EU-level initiatives in restructuring processes in automotive sector

In April 2006, Peugeot announced the closure of its plant at Ryton in the UK. Subsequently, in June 2006, the management at General Motors Europe confirmed its decision to close the Azambuja plant in Portugal. Both the European Works Council and the European Metalworkers’ Federation were involved in the restructuring processes in different ways.

Threat of job loss at GM Europe

Growing conflict has emerged within General Motors (GM) about the future of the group’s European plants. The cessation of one shift at the Ellesmere Port plant in the UK (UK0606019I) and the decision to close the Azambuja plant in Portugal (HU0607069I) represent the most serious challenges faced to date by the company’s European Works Council, known as the European Employees’ Forum (EEF), and by its strategy of cross-border coordination.

The EEF fears that up to 30,000 jobs could be lost in Europe by 2014, due to the closure of GM European plants and related supply firms. In the context of former restructuring processes, the EEF negotiated framework agreements at European level, which were to be implemented at national level, reflecting local legislation, customs and practice. These negotiations were backed and strengthened by European ‘days of action’ (EU0411201N), coordinated and organised by the European Metalworkers’ Federation (EMF).

First European solidarity pledge at GM Europe

The main lesson drawn by the works councils and trade unions from these experiences is the importance of their involvement at the early stage of future restructuring processes, in order to avoid plant closures. As a decision is due to be made in 2007 concerning future production of the Delta platform for the Astra and the Zafira, a group known as the Joint Delta Working Group (JDWG) was set up within the EMF in the winter of 2005. The latter group includes plant-level employee representatives and the national unions of the five sites affected, namely: Antwerp (Netherlands), Bochum (Germany), Ellesmere Port (UK), Gliwice (Poland) and Trollhättan (Sweden). The working group aims to contribute to the development of a joint strategy based on the ‘principles for equable and equitable plant utilisation at all European General Motors sites’.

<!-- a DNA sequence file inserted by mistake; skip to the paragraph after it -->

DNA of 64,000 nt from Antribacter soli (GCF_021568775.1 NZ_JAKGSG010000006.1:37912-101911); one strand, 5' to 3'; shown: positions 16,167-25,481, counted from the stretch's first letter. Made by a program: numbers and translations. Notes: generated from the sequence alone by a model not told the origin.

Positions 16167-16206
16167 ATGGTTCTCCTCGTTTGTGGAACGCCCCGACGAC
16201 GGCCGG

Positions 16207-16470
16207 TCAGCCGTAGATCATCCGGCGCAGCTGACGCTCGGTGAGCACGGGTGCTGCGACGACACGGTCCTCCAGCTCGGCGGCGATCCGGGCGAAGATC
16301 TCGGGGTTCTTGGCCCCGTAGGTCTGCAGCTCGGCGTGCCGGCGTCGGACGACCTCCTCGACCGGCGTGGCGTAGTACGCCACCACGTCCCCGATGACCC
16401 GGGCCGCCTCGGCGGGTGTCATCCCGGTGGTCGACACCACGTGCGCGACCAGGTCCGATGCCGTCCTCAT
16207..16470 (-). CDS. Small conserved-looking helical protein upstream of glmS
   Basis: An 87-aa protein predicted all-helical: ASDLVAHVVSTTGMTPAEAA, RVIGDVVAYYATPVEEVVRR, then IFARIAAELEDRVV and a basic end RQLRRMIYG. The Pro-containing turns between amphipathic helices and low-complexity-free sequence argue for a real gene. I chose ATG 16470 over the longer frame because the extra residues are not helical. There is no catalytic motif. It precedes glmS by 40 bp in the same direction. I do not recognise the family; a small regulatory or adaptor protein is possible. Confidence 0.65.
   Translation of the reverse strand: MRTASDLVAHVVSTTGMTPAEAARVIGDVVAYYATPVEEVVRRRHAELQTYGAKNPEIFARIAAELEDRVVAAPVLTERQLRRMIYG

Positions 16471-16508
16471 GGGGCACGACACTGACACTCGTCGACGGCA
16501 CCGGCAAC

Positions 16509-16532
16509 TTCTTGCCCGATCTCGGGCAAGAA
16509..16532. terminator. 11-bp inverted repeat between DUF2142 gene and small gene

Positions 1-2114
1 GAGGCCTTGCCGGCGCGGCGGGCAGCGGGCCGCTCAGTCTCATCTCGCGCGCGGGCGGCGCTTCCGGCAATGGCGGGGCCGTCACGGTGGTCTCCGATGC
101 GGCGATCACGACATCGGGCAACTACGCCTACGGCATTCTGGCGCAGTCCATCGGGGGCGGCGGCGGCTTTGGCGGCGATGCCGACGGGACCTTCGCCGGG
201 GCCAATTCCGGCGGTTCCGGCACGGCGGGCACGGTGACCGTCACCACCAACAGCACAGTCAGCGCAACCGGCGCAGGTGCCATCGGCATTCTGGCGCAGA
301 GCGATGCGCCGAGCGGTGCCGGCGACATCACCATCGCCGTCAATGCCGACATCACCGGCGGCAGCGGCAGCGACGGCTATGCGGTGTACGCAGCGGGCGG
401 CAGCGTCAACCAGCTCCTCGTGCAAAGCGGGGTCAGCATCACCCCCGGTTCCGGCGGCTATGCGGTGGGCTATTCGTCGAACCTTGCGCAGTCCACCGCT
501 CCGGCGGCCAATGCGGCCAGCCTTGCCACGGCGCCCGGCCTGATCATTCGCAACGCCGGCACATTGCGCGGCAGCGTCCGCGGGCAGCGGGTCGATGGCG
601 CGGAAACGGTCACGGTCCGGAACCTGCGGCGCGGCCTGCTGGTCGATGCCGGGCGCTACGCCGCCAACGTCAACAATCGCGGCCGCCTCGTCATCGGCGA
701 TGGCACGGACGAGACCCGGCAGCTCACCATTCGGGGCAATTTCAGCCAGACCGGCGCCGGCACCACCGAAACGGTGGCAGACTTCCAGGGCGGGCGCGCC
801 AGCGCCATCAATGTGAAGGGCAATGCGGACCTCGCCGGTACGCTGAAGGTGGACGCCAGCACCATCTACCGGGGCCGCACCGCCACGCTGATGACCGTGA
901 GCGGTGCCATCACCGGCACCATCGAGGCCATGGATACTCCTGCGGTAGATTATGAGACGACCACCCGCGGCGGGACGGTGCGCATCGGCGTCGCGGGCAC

In November 2005, the EU project ‘Requirements and perspectives of the General Motors Europe employees cooperation’ (GMEECO) was launched. The project aims to set up a cross-border negotiating body and to establish rules and tools for cooperation. Furthermore, the project seeks to provide research support for the development of an alternative competition strategy, taking into account plant-level, regional and social factors. Thus, this strategy should contribute to promoting social dialogue and formulating a cross-border framework agreement.

As a first step, the European solidarity pledge (136Kb PDF) was introduced, establishing common objectives and procedures. The pledge was signed in December 2005 by the EEF, EMF, national trade unions and plant-level employee representatives. The pledge challenges the company’s competitive approach with an approach based on solidarity. However, in the case of the job cuts at the Ellesmere Port plant, the Delta working group was unsuccessful since the management rejected the alternative proposals put forward by the employee representatives.

PSA restructuring case

In April 2006, PSA Peugeot Citroën announced the closure of its Ryton site in the UK (UK0605029I). The latter decision was taken without prior consultation of the European Works Council (EWC). Following their decision to oppose the closure of the production site, British and French trade unions under the coordination of the EMF decided to hold a rally in front of PSA’s headquarters in Paris. The aim of the protest was to reiterate the European unions’ stand, namely: their opposition to the closure of the Ryton site; their solidarity with their British colleagues; their demand that management give proper consideration to all alternative industrial solutions, especially to those put forward by their British colleagues, with a view to pursuing activities at Ryton; their call for discussions with management regarding the PSA Group’s future industrial strategy.

According to the national trade unions involved, at the very time when the PSA management was negotiating an International Framework Agreement (32Kb PDF) (EU0603019I) on corporate social responsibility, it was busy planning for the announcement of the Ryton site closure, in clear disregard of the employees’ right to information and consultation.


The two cases illustrate the attempts made by employee representatives and trade unions to develop responses to restructuring processes at European level. Although the GM Europe EEF, in cooperation with the EMF, national trade unions and plant-level employee representatives, could not prevent the GM management from cutting jobs in the UK, it has shown itself to be capable of developing a joint strategy at European level. In theory, the GMEECO project is also meant to serve as a model for employee representation in other transnational enterprises. However, the case of PSA shows that there are still significant differences with regard to the experiences of cross-border coordination of EWCs.

In the case of GM Europe, employee representatives have so far focused on the European-wide site selection process. The future challenge will also involve formulating responses to the global site competition that GM is quite likely to implement.

Volker Telljohann and Maite Tapia, Institute for Labour Foundation, Bologna

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